02 Dec 2022
The evolution of responsible leadership: Future traits and experiences
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For years ‘digital transformation’ has been the catchphrase of almost all leadership searches. Boards want leaders who embrace technology, understand how to implement it, and who can lead the charge on a journey of change.
This is still a key component that organisations look for. However, diversity, equity and inclusion, sustainability, the supply chain crises, and the war in Europe is giving rise to new demands for leadership. Purely enacting change is no longer the standout skill it once was. It is imperative that leaders understand the need to adapt rapidly to changing circumstances, can make the right decisions in the moment, and predict and lean into future disruption. It is not just agility that future successful leaders need to have. All of this must be achieved through leading with purpose, authenticity and empathy.
Organisations demand leaders who believe in what’s best for all stakeholders, not just the shareholders, and the broader impact the organisation has on the environment and society.
We have seen this play out firsthand, and not just in the leadership appointments we’ve helped organisations make. Our Leadership Confidence Index 2022 showed a marked increase in confidence in leaders over the pandemic. Quite simply because many of them rose to the challenge, adapted to unprecedented circumstances, and capitalised on the disruption instead of shying away from it with purpose and authenticity.
We have seen the same capabilities rise in importance in our LeaderBluePrint model. Designed to evaluate an executive’s competencies, motivations and experiences against the organisation's requirements, it highlights the core capabilities needed by today’s leaders. Like the best leaders, this model adjusts to changing environments and we update the profile to meet modern needs.
Odgers Berndtson is in the process of identifying the traits, drivers, and experiences of the type of leader who is now best fit to lead organisations.
We are yet to fully define this profile, but below is my prediction for what the modern leader will look like.
How modern times are shaping the leadership landscape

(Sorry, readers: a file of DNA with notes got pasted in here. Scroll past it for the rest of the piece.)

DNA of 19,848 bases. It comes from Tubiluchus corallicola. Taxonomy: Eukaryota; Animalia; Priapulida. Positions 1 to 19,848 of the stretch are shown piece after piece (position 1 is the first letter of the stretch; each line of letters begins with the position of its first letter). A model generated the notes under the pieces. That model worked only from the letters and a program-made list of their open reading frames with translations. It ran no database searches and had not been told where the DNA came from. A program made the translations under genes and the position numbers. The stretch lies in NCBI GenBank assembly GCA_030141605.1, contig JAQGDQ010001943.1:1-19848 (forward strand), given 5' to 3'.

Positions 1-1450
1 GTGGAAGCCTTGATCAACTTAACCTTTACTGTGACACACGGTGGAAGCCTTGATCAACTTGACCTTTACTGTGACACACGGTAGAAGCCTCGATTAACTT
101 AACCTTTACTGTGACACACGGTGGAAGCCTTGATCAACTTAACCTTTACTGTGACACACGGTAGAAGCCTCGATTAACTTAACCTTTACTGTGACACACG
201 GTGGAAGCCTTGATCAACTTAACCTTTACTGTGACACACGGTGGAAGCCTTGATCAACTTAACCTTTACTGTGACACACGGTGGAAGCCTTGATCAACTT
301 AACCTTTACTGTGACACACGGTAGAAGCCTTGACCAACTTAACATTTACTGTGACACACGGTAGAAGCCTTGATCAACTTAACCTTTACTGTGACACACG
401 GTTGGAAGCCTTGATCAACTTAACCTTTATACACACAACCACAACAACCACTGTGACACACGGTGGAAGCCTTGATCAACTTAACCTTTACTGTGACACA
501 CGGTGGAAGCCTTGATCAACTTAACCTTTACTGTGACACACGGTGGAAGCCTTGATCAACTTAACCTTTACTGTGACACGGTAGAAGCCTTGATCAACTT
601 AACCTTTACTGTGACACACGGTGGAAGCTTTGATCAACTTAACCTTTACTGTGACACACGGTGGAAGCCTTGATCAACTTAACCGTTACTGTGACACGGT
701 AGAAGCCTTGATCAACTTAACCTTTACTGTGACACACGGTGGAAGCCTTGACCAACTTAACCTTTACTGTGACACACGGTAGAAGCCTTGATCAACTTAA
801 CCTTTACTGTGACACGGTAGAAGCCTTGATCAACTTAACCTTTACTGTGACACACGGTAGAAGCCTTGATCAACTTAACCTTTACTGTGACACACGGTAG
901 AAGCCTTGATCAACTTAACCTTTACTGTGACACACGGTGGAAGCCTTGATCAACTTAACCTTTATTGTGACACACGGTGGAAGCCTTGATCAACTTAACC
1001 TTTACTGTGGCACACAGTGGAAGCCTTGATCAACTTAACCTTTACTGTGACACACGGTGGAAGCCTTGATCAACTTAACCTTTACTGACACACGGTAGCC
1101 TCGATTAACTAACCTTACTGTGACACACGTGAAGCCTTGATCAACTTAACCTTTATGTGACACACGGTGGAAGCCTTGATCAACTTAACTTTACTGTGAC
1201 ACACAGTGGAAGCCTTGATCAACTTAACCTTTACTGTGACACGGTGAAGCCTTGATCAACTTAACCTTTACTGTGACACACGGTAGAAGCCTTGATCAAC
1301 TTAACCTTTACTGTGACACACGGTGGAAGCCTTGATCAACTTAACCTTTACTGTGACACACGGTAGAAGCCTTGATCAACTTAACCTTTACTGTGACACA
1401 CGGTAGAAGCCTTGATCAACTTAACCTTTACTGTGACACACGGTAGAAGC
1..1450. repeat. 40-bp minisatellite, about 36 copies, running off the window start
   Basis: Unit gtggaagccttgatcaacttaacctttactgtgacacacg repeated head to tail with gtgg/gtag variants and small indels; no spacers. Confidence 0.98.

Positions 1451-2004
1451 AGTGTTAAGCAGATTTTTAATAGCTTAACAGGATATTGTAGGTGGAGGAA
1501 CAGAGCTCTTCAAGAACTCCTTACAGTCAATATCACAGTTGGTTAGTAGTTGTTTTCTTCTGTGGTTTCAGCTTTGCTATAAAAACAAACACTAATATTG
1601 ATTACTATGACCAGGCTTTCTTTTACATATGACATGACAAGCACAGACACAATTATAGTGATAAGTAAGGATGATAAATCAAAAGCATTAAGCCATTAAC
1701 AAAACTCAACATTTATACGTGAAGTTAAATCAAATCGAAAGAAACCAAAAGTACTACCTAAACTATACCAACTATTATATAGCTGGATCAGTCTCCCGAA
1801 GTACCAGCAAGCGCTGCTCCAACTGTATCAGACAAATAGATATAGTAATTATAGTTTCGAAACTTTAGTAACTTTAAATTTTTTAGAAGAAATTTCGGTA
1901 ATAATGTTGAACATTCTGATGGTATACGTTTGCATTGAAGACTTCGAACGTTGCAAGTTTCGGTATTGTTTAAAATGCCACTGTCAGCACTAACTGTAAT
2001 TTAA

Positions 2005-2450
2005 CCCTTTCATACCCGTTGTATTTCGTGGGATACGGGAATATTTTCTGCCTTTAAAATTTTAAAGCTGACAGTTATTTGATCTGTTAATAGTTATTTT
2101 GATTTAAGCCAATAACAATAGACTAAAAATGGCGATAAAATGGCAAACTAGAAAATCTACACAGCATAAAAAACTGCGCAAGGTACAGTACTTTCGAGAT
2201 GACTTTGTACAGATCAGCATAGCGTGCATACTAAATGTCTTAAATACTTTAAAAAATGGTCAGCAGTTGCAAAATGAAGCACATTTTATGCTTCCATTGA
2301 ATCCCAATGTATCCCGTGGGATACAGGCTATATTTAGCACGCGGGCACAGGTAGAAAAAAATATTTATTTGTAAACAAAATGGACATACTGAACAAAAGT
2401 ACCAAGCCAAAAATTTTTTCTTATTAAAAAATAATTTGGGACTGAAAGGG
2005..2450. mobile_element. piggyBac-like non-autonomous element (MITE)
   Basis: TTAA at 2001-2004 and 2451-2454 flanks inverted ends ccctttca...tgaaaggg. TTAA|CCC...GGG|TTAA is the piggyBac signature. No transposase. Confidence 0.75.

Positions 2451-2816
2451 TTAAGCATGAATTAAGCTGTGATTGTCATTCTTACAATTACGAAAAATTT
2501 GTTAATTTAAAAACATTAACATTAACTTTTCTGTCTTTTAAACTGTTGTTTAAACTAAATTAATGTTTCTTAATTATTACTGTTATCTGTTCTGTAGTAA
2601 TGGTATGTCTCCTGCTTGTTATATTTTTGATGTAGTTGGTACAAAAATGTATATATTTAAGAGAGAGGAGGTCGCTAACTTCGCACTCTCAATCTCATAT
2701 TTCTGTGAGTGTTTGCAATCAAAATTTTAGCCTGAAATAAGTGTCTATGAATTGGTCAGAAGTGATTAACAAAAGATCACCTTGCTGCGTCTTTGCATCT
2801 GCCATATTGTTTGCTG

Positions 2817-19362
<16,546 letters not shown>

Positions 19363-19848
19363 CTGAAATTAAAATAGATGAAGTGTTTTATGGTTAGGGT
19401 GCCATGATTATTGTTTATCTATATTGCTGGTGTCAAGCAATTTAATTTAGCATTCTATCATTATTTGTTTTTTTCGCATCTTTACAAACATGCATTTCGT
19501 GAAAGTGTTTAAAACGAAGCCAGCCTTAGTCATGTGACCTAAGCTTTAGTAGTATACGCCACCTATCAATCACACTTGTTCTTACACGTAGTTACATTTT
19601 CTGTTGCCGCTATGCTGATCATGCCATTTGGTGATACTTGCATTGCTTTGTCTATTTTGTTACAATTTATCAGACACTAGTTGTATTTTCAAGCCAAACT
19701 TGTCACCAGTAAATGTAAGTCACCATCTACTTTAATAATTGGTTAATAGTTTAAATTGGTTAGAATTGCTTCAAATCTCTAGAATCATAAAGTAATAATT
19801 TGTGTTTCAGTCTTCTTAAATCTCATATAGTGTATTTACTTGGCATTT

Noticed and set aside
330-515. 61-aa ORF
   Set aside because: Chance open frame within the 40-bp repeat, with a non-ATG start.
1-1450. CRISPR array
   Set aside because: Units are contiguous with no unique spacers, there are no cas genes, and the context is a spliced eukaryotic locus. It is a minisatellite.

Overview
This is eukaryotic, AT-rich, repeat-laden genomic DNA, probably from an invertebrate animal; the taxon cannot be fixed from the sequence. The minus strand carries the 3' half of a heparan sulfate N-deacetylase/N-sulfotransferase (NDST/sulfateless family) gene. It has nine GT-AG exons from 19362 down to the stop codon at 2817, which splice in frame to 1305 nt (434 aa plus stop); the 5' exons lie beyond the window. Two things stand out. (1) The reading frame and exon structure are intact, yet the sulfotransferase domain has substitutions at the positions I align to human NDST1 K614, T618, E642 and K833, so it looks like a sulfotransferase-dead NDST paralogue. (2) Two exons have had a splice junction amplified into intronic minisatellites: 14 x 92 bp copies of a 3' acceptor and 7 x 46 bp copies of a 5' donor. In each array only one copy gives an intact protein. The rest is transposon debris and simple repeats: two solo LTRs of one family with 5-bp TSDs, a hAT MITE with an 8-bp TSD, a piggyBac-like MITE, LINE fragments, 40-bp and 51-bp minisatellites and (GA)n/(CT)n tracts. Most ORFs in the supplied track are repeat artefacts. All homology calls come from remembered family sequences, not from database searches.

In 2020, our first Leadership Confidence Index identified adaptability and agility as essential traits of modern leaders. We didn’t know how right we were going to be. Since then, 'Black Swan' events – those that would have occurred every seven to eight years – have happened on a yearly basis. The pandemic, Black Lives Matter, supply chain disruption, the war in Europe, and inflation have all taken place in the past two and a half years, forcing leaders to adapt and pivot their businesses to each one.
At the same time, society’s demands of the corporate world and what employees expect of leaders, is giving rise to a new kind of leadership profile. Those who care about societal issues and sustainability, who demonstrate humility and honesty, and want to drive stakeholder value, not just shareholder value, can engage talented people and are outperforming those who don’t have these motivations.
The traits and experiences of future high-performing leaders
Affiliation and altruism are becoming critically important for leaders. This means behaving as a guide rather than a hero, standing within the group and not above it, demonstrating a willingness to work with the team rather than simply delegating orders, and having an impact beyond just making money.
Based on current economic and social trends, purpose-led leadership will be an inherent quality required in all leaders. On top of this, I expect creative problem-solving, a willingness to take risks, and an ability to challenge the status quo to be core traits of future high-performing leaders. Importantly, in hiring C-suite leaders, boards will expect candidates to give examples of when they’ve demonstrated these traits.
The core competencies will be team building, strategic clarity, and a strong ability to influence stakeholders.
Boards increasingly want leaders who can set up a long-term strategy, build a team capable of delivering that strategy, and then drive it forward through empowerment.
The ability to engage with all levels of a business and bring together disparate groups on a journey of change will be one of the most sought-after skills over the next two to five years. Similar to the competencies underlying digital transformation, leaders will need to be able to influence all stakeholders so they align with the vision they are selling.
This profile is based on the current environment, emerging trends, and our interaction with the market. Over the next six months we will refine this profile, creating a LeaderBlueprint model that gives organisations the tools to assess and measure their needs so they can identify the type of leader who is the best fit for their business.
To discuss the changing landscape of leadership and your own organisational needs, contact us here or find your local Odgers Berndtson contact.
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